Cole Co. Commission drafting sewage ordinance

Out of 8 homes in the last 3 years, only 2 haven't fallen into compliance with the county sewage ordinance.

JEFFERSON CITY, Mo. - A mobile home in Cole County has been leaking raw sewage for years.

ABC 17 News first reported on this home last year, but no action has been taken since that report because county commissioners don't have the authority to charge property owners. Only the prosecutor has that power.

At the Cole County Commission meeting Wednesday morning, commissioners worked on drafting an ordinance that gives them the discretion to nudge property owners into cleaning up their acts.

Last year, commissioners were asking Attorney General Chris Koster to get involved.

Court documents show he's pursuing the case civilly under the Clean Water Act, but by law, the prosecutor is still the only one who can prosecute a criminal case.

If commissioners get their way, they'll soon have the tools to go after residents who are letting their sewage go untreated.

"We need something done because it's a health hazard," said Cole County Commissioner Kris Scheperle.

Out of 8 homes in the last 3 years, only 2 haven't fallen into compliance with the county sewage ordinance.

A property on Landing Creek Road is one of them. One of the owners, Joseph Meidel, is in federal prison.

Cole County Prosecutor Mark Richardson told ABC 17 News his position hasn't changed since last year, he's not going to use staff time to pursue the case.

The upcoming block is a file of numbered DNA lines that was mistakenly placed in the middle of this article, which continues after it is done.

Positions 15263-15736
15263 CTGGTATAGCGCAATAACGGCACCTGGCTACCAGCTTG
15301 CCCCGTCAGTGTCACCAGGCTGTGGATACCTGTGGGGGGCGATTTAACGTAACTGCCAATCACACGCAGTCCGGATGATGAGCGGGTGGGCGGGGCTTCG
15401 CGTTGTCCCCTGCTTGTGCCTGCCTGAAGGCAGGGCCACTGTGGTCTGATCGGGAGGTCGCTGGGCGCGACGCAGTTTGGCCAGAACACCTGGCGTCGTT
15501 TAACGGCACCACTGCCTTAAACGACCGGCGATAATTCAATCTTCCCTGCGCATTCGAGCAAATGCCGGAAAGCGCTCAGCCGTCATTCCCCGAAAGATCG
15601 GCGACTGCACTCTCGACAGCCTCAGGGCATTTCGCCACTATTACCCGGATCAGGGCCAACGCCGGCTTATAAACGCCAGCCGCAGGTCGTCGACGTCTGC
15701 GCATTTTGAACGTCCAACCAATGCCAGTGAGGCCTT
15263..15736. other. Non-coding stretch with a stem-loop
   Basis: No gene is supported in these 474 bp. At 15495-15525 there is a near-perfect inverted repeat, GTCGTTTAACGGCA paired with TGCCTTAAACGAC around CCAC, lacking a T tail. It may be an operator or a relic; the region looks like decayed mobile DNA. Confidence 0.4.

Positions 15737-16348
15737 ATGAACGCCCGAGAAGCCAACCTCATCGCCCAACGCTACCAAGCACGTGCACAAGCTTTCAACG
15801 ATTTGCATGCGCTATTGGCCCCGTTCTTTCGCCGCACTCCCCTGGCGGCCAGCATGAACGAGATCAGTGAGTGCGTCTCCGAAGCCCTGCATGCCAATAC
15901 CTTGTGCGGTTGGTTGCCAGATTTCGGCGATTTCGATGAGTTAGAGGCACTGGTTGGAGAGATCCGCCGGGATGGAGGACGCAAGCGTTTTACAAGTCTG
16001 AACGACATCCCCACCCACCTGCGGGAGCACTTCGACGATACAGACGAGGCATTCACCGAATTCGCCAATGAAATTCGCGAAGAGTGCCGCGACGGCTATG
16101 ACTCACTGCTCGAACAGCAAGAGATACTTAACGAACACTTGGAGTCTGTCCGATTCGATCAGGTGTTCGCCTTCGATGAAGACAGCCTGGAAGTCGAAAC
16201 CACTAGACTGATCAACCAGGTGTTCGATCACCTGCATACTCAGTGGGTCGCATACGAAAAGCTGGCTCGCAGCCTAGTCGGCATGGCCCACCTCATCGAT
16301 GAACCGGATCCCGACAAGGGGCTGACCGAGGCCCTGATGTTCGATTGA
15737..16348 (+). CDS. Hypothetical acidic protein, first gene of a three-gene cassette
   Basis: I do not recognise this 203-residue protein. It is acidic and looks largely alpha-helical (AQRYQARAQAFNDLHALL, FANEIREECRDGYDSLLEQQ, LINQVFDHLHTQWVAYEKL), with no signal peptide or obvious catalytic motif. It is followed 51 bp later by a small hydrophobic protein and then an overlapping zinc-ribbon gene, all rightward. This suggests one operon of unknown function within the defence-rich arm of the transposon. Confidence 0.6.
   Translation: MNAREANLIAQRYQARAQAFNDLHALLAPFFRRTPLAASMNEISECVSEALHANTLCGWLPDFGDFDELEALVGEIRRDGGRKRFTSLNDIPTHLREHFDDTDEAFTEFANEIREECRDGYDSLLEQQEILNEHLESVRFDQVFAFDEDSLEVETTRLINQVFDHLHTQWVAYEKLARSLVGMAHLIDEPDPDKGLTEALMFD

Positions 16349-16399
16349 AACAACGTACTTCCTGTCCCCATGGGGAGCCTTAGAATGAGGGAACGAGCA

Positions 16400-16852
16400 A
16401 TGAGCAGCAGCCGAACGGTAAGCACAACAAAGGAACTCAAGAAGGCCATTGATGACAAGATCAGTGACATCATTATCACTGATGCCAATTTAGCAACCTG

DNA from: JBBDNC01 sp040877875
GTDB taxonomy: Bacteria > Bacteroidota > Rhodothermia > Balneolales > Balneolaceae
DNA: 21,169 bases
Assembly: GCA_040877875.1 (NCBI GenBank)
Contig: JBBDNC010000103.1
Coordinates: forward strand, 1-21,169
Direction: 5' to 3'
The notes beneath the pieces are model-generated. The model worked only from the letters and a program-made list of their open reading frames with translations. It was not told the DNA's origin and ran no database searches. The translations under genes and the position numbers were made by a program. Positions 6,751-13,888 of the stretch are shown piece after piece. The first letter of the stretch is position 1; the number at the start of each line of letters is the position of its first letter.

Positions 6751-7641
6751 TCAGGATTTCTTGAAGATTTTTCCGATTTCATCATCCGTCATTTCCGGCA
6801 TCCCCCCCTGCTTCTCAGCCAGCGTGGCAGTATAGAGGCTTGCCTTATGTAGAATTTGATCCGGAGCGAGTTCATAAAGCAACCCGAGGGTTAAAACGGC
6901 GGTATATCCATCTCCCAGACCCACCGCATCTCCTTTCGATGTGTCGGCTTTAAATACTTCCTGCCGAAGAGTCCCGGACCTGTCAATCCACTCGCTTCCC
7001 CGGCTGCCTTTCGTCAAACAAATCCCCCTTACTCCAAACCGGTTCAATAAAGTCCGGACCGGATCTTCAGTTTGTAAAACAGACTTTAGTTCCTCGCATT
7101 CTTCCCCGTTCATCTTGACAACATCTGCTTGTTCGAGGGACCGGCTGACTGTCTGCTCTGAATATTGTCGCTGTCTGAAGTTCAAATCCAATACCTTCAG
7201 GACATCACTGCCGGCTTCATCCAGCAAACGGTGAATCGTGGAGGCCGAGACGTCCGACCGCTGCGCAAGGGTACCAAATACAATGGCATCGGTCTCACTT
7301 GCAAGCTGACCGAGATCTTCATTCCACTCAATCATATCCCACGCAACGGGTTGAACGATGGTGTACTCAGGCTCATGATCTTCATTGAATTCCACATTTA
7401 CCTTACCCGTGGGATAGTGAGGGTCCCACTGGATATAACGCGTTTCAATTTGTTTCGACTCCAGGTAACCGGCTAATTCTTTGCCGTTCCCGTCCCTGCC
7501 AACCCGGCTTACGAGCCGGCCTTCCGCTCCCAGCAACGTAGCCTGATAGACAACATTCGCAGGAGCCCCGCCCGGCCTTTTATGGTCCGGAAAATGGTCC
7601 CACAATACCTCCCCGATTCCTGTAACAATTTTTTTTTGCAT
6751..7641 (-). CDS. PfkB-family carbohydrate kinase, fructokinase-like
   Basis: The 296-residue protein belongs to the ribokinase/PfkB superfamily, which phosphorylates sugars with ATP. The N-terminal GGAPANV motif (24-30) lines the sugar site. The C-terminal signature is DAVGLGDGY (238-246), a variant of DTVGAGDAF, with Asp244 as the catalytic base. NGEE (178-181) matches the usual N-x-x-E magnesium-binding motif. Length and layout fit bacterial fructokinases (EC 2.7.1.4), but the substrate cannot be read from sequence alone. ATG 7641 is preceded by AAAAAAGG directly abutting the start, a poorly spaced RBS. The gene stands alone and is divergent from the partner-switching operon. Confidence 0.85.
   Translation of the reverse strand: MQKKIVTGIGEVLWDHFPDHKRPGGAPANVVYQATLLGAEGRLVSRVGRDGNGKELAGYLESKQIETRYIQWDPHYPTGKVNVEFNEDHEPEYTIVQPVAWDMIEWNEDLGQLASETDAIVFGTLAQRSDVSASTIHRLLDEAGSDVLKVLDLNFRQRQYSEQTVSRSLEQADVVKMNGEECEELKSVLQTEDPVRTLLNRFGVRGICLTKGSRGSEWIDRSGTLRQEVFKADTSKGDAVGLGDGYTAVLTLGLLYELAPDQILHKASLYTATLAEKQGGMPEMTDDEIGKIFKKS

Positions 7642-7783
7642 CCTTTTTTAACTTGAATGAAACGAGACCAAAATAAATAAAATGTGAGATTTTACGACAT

"We're just looking for something with some teeth and something we can enforce and where we can make people get something done. Once we issue the violation notice and it's been referred to the prosecutor, the Health Department has done all we can do," said Mike Sapp of the Cole County Health Department.

Currently, the county sends letters hoping to get offenders into compliance, but when that doesn't work, the prosecutor has to be the one to act.

Commissioners are asking the Health Department to draft an ordinance where they can put a lien on a property, and ultimately if it goes unpaid, that property can be auctioned off.

"They can for code enforcement issues like trash and weeds, but not for sewage violations."

Commissioners hope to have a draft of the ordinance next week. 

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